|2018 European Championships|
|Venues: Glasgow and Berlin Dates: 2-12 August|
|Coverage: Live across BBC TV, BBC Radio 5 live and sports extra plus the BBC Sport website with further coverage on BBC iPlayer, Red Button, Connected TVs and mobile app|
Laura Muir won her first major outdoor title with a masterful display in the 1500m final at the European Championships in Berlin.
The 25-year-old made a brave break with 900 metres to go and crossed the line in four minutes 02.32 seconds.
Poland’s Sofia Ennaoui finished fast to take silver (4:03.08) and Briton Laura Weightman claimed the bronze (4:03.75).
Muir’s fellow Scot Eilish McColgan, clinched silver in a dramatic 5,000m won by Dutchwoman Sifan Hassan.
With 700 metres remaining, Hassan led with Lonah Salpeter close behind. The Israeli athlete then made a burst for the line assuming it was the end of the race – she celebrated silver before realising her mistake once the final-lap bell sounded. By this point Salpeter had already lost her position to McColgan and then saw Turkey’s Yasemin Can pass her to take bronze.
Hassan won in a championships record of 14 minutes 46.12 seconds, McColgan clocked 14:53.05 and Can finished in 14:57.63.
Earlier, Great Britain’s 4x100m relay teams both qualified impressively for Sunday’s finals.
The women’s team, with sprint-double champion Dina Asher-Smith to come in for the final, won their heat in 42.19 seconds.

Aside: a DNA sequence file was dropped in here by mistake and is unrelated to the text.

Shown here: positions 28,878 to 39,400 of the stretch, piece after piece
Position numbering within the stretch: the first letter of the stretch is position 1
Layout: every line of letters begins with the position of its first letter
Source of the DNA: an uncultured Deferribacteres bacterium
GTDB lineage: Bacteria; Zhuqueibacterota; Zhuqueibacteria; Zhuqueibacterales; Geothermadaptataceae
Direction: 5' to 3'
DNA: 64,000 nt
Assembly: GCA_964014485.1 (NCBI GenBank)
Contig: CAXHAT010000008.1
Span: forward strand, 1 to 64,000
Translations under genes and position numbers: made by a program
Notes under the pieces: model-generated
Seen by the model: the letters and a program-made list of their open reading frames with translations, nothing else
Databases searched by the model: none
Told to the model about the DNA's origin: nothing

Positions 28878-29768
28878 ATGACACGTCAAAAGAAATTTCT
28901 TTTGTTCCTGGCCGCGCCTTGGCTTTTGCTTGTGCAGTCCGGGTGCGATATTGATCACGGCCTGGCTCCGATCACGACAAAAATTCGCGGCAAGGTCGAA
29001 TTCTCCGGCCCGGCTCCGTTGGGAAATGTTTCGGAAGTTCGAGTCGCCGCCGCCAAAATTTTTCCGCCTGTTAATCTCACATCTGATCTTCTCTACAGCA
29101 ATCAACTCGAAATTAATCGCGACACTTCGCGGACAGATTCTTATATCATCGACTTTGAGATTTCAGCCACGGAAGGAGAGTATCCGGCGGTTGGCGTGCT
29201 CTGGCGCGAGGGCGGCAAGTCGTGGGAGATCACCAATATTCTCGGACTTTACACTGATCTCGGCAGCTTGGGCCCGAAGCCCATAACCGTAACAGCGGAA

The men’s quartet, featuring 100m champion Zharnel Hughes, also finished first in their heat with a time of 37.84.
Kent-born Rosie Clarke was 10th in the 3,000m steeplechase final.
Muir rewarded for brave break
Muir came into the final as the pre-race favourite despite having not won a gold medal in any of the major outdoor competitions.
Sunday’s race began at a slow pace before Muir decided to move to the front and increase the pace. Team-mate Weightman, who won bronze in 2014, followed her as she stretched the field.
Ennaoui overtook Weightman in the home straight and began to close the gap on Muir, but the Scot held on.
“I just knew the girls had a good finish so the longer I left it the riskier it would be so I just ran as hard as I could for the finish line,” Muir told BBC Sport. “It was great Laura could get in behind me too.”
“It was probably the most pressure I’ve been under in terms of the level of expectation to win, it was something new for me and I think I’ve handled it really well.
“I’m just thankful for the support I’ve had from back home and here as well.”